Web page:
Abstract 3:
Polymer nanocomposites (PNC) are typically hybrid organic-inorganic materials that traditionally have combined rigid nanoparticles (diameters 5-200 nm) and flexible macromolecules to achieve unique properties. The classic example is rubber reinforcement via filler particles which is of central importance in the tire industry. However, the field has largely been empirically driven. Over the past decade or two, major progress has been made at formulating and addressing fundamental physical questions concerning these multi-component materials which involve an exceptionally broad range of time, length and energy scales. In the first talk, I will present an overview of the general PNC problem and selected recent contributions by experimentalists, simulators and theorists that address mainly the question of phase behavior and microstructure as a function of chemical and physical variables, and its impact on dynamical properties. In the second talk, I will give an overview of our theoretical efforts over the last decade which have aimed to merge and extend ideas and methods from colloid and polymer physics and physical chemistry to create new predictive and microscopic statistical mechanical theories that address PNC multi-scale structure, states of aggregation, phase separation, nanoparticle diffusion, glass and gel formation, and how nanoparticles modify polymer entanglement phenomena. The new physical ideas will be described along with model calculations and quantitative comparisons with x-ray and neutron scattering, diffusion, structural relaxation, and mechanical measurements.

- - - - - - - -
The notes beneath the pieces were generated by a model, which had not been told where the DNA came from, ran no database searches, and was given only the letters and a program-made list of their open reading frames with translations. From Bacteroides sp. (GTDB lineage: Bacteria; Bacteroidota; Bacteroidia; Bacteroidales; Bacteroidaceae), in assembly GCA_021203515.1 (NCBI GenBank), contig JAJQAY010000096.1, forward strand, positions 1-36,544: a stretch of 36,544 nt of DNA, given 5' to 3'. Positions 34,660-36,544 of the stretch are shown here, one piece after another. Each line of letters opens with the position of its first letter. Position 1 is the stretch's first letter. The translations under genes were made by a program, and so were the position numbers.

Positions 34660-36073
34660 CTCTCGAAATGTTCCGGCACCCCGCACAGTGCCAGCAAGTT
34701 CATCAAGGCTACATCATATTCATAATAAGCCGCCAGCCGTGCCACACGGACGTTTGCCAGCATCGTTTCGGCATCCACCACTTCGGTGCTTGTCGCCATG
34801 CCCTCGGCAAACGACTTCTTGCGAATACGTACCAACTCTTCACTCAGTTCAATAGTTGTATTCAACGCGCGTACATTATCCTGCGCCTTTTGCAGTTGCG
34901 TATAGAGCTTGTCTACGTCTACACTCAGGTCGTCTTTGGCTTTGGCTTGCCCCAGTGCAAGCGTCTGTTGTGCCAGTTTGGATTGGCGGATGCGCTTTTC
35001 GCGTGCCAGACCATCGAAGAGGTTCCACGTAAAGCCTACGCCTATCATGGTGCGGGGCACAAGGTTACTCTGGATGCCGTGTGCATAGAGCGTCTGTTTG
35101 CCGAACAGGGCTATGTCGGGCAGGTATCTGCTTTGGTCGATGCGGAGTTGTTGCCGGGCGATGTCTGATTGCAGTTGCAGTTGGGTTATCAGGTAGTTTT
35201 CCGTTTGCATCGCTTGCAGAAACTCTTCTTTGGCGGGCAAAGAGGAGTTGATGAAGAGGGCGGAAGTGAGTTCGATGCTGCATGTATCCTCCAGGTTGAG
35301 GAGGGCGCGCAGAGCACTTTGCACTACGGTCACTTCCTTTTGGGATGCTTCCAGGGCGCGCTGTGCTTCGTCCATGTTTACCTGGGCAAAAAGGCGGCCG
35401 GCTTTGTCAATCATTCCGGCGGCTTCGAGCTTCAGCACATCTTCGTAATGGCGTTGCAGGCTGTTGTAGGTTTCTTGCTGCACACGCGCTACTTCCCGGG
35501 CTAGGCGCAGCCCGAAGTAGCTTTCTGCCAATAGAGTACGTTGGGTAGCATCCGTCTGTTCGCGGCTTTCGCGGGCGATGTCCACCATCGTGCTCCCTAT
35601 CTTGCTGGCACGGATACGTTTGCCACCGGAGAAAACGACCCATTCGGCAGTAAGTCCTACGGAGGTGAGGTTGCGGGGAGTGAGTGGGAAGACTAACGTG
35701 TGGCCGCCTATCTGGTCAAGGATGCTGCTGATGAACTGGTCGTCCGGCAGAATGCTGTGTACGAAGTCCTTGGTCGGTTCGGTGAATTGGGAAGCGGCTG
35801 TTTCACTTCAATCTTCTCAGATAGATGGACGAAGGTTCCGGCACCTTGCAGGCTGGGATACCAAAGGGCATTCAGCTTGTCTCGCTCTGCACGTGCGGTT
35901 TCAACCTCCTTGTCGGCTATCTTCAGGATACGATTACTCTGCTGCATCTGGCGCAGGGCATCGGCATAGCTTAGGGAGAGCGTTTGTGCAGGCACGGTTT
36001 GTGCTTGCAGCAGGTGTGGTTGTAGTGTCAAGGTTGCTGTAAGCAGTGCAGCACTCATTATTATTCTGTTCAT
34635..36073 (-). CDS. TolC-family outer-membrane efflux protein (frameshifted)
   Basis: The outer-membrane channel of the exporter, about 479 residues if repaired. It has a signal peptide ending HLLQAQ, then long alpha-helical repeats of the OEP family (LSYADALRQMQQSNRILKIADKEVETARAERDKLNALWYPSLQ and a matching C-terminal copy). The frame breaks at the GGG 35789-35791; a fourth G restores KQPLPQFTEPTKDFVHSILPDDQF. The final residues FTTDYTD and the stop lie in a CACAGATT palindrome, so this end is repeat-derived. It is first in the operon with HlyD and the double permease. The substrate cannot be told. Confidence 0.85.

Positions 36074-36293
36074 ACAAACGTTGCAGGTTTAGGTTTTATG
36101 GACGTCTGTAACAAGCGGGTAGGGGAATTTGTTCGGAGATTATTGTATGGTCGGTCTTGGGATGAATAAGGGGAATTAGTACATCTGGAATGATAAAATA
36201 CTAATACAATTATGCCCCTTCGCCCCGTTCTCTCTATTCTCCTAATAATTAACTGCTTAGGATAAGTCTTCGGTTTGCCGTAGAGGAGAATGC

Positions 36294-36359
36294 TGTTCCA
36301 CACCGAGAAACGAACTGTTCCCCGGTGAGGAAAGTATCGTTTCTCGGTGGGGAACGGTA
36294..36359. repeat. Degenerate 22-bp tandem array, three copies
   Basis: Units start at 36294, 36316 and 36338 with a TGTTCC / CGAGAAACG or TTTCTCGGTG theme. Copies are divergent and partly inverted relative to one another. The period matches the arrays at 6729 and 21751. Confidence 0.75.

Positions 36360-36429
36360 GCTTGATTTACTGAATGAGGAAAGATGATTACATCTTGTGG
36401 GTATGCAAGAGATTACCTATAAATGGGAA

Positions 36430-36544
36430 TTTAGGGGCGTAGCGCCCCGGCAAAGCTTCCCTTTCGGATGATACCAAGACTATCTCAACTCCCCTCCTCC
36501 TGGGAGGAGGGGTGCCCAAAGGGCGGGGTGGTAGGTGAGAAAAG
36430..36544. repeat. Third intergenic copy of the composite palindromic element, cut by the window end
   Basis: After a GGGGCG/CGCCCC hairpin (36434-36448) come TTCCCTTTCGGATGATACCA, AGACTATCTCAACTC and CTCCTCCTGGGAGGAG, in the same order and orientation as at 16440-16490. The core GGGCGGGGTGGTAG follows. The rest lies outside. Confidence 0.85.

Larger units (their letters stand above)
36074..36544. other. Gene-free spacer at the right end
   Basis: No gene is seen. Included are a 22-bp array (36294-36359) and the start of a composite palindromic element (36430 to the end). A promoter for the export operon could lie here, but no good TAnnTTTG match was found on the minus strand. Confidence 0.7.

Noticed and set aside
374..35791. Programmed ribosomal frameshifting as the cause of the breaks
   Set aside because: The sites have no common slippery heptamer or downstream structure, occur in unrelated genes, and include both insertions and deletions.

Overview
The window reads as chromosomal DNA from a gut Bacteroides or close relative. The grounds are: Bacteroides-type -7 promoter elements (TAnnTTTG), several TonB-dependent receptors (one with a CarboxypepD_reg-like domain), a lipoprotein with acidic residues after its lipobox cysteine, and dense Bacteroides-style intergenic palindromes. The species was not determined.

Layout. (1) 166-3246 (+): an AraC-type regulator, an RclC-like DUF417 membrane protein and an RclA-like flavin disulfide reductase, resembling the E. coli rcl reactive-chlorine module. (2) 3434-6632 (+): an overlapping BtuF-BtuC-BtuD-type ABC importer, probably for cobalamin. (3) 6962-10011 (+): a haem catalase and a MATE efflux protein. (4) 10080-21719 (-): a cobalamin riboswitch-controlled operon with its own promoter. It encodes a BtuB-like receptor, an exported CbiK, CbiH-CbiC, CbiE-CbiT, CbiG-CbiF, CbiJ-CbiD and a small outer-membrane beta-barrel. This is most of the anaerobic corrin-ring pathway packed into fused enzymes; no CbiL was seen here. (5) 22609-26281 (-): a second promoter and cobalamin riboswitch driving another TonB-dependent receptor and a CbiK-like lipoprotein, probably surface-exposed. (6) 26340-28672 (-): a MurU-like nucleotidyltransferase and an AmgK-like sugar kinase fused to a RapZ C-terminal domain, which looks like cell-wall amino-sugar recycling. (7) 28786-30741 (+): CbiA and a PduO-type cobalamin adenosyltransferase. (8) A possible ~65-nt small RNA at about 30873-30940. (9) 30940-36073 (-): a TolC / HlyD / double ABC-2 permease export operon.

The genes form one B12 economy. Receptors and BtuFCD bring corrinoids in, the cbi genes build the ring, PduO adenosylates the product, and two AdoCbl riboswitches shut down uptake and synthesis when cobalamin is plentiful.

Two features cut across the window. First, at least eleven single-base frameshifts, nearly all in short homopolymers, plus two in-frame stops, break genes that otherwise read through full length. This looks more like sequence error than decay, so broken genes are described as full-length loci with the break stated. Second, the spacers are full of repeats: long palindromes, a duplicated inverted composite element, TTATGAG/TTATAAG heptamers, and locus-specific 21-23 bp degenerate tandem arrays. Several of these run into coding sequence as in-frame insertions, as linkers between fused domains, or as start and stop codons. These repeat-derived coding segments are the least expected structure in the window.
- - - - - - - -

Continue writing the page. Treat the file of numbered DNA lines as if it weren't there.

Ken Schweizer received a B.S. in physics from Drexel University in Philadelphia, and a Ph.D. in physics from the University of Illinois at Urbana-Champaign (UIUC) in 1981 working with the theoretical physical chemist David Chandler. After a postdoc in chemical physics at Bell Labs with Frank Stillinger, in 1983 he joined the Materials Directorate at Sandia National Laboratories where he learned about polymer and materials science. In 1991 he moved to UIUC where he is presently the G. Ronald and Margaret H. Morris Professor of Materials Science and Engineering, Professor of Chemistry, Professor of Chemical and Biomolecular Engineering, and member of the Frederick Seitz Materials Research Laboratory and the Beckman Institute for Advanced Science and Technology. His research interests are centered on developing, and applying to experiment, predictive microscopic statistical mechanical theories of the structure, thermodynamics, phase behavior, dynamics and rheology of diverse soft materials including molecules, polymers, colloids and nanocomposites in the liquid, suspension, crystal, liquid crystalline, thin film, rubber, gel and glass states. Honors include the Dillon Medal, Polymer Physics Prize, and Fellowship from the American Physical Society, the Joel Henry Hildebrand Award in the Theoretical and Experimental Chemistry of Liquids from the American Chemical Society, and the Drucker Eminent Faculty Award and undergraduate and graduate teaching excellence and student mentorship awards from UIUC.

Announced by School of Matreials Science and Engineering